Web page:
Do Not Post Pictures of Your Completed Ballot on Social Media

Do Not Post Pictures of Your Completed Ballot on Social Media

Today is Election Day and Google produced a Doodle that will tell you exactly where you need to go to cast your ballot based on your address. Super helpful. But remember that in this day of photo-sharing madness, it is illegal in many parts of the United States to take photos of a completed ballot. Suggestion: Leave your smartphone at home. 

For years, lawmakers have protected the sanctity and anonymity of the voting booth by not allowing photos. This has also protected voters’ identities and doesn’t put undue pressure on a person to vote a certain way. For example, if you saw a picture of your favorite movie star with his or her ballot flash across Twitter or on Facebook, this could persuade your vote.

So serious is the “crime” of posting photos of your completed ballot on Instagram, Twitter and Facebook, Pinterest and other social media sites that steep fines are being issued, up to $1,000 in the state of New Hampshire, and some are even having their votes invalidated.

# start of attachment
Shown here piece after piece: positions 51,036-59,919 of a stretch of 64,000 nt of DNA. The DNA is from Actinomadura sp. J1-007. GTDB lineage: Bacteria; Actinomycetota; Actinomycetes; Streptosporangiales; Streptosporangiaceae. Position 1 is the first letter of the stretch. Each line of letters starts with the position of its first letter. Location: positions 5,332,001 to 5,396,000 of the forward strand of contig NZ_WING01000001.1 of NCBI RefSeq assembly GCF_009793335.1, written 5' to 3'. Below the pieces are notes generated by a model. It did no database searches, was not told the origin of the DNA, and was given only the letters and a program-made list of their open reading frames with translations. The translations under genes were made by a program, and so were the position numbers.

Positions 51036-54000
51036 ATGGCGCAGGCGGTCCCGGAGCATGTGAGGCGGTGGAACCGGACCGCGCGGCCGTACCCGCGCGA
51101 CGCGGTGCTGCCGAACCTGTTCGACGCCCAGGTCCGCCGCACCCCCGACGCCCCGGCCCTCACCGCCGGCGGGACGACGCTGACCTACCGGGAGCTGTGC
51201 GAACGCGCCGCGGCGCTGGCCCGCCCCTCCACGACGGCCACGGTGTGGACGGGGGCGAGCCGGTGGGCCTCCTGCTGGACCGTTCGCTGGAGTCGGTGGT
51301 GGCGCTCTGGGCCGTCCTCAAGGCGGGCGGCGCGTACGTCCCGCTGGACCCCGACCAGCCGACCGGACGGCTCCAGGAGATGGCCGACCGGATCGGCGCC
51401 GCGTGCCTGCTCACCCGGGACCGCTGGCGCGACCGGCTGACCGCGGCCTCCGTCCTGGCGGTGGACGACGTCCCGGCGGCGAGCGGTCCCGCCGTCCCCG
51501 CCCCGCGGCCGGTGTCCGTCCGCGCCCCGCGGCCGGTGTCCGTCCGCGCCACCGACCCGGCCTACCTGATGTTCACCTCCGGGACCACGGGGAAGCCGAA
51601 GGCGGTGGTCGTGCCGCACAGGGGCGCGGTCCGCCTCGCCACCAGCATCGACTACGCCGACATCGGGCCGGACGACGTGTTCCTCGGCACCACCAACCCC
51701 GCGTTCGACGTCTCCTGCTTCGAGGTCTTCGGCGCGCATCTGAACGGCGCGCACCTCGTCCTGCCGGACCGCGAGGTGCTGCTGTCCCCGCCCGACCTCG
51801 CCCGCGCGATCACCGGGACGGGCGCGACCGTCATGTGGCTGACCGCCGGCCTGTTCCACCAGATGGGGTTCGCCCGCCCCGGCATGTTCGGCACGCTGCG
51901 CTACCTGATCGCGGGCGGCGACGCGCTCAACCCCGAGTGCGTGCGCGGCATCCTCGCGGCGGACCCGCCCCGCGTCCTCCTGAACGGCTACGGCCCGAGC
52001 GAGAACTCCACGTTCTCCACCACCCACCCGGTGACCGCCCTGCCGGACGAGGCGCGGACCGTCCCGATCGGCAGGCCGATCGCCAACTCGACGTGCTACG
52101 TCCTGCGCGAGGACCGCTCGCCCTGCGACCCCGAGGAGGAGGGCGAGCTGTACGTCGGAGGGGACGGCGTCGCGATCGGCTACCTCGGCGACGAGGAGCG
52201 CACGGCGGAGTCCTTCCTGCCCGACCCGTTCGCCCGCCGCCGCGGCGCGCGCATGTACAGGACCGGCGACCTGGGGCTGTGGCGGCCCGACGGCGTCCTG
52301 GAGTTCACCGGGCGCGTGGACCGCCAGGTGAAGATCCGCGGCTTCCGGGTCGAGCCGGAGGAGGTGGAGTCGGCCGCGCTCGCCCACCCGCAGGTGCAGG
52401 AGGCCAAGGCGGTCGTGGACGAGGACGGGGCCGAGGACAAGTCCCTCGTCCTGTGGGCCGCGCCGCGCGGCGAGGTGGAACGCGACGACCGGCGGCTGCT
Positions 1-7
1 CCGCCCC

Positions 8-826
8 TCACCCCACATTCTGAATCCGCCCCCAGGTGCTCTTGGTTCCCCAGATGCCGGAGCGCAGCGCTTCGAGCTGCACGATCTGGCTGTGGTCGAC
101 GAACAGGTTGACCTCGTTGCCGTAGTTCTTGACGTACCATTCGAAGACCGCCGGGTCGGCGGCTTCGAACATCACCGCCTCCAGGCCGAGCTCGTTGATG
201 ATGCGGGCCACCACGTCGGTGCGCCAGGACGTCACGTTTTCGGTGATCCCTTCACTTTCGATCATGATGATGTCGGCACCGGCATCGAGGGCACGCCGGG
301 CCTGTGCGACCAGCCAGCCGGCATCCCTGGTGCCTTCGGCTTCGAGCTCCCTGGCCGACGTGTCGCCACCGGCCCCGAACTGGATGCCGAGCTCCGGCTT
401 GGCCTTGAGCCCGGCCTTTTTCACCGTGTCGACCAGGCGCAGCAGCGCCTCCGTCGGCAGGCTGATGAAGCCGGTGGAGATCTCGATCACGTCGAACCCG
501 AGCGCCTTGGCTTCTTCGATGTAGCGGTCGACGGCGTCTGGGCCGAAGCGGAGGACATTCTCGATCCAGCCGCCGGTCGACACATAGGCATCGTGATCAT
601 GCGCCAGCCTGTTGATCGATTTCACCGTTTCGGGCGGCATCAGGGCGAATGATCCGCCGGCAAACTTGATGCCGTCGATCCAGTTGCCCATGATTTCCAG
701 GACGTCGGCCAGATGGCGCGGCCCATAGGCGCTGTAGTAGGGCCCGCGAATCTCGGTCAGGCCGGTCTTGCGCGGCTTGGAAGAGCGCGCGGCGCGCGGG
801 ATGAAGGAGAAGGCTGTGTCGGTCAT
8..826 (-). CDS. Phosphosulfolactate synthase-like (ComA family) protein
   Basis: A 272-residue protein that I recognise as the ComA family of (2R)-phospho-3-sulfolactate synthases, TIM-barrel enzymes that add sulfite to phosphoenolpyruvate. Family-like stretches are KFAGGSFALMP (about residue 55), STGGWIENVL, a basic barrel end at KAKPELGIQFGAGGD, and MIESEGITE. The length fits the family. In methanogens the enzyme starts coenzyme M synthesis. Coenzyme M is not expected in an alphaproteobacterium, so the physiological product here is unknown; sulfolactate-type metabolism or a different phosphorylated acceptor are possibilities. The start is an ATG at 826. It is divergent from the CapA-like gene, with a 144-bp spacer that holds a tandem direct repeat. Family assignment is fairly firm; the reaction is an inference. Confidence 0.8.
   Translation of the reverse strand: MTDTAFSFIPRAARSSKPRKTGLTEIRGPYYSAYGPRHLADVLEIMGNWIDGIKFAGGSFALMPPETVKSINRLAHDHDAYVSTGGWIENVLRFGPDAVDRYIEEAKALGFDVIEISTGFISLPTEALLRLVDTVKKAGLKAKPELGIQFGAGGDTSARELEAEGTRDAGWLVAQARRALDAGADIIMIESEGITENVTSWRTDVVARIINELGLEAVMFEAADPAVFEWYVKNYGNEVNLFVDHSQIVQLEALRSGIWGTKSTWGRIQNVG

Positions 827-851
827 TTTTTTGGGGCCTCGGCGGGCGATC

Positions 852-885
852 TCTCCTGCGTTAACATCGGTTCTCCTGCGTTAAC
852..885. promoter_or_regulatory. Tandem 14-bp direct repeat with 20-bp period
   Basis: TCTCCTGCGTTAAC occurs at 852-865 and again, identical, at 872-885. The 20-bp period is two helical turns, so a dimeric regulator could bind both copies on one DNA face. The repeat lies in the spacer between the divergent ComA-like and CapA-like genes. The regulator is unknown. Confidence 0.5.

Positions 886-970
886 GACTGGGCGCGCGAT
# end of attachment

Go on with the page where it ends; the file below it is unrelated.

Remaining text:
In response to this, the American Civil Liberties Union (ACLU) of New Hampshire sued the New Hampshire state government to allow photographing and posting of completed ballots. At least three New Hampshire residents have been investigated for already doing so, including a former police officer who completed his ballot with his deceased dog’s name.

Should ACLU win its law suit, they feel that a common form of political participation and civic engagement could be used as a “powerful form of political speech.”

While posting pictures of completed ballots may seem harmless, I feel that it could quickly spiral out of control in a negative way, making a right that we have as Americans because of our service men and women become a way for hackers, criminals, etc. to use voting for malice.

About the Author

Ginger Hill is Group Social Media Manager.

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